More than even beer, coffee is the most popular drink in Germany. Every German drinks about 300 liters of it a year. Many of them try to square enjoyment with a clear conscience by buying fair trade coffee. It costs more than normal coffee but the "Fairtrade” seal means that farmers in Africa or Latin America receive a greater share of sale proceeds than they would from normal coffee companies.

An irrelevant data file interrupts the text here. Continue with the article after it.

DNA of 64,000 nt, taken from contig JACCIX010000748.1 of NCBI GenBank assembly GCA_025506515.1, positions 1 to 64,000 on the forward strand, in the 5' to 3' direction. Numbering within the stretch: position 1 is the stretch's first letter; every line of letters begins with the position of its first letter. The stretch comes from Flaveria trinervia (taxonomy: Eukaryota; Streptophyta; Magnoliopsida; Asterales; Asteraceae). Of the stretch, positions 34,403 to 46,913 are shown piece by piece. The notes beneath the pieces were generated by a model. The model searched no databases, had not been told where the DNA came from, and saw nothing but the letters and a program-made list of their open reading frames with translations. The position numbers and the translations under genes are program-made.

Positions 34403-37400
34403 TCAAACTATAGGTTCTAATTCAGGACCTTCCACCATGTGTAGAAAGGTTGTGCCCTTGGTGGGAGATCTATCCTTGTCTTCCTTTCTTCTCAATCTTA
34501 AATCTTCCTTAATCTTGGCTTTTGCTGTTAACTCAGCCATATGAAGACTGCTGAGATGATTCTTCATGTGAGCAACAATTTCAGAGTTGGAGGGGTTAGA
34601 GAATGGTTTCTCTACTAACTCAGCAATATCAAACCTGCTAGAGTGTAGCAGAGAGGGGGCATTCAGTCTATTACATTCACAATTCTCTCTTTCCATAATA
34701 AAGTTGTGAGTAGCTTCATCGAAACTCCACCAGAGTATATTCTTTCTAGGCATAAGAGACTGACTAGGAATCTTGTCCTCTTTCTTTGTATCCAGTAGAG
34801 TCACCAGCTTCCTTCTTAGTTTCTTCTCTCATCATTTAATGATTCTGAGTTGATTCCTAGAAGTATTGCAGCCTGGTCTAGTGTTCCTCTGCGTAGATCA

A pioneer of the Fairtrade ideal comes from Germany. More than 40 years ago, several church organizations, including the Protestant "Brot für die Welt” ("Bread for the World”) and the "Bund der deutschen katholischen Jugend” (Federation of German Catholic Youth) founded GEPA, Gesellschaft zur Förderung der Partnerschaft mit der Dritten Welt mbH (Society for the Promotion of Partnership with the Third World Ltd.). Coffee from Nicaragua was the first fair trade product. It was quickly joined by other foodstuffs, cocoa and tea, and later also clothes and handicrafts. Today, GEPA has an annual turnover of around 100 million Euros from food alone. This makes it the largest organization for fair trade in Europe. But it’s still a dwarf compared to the global corporations of the food industry.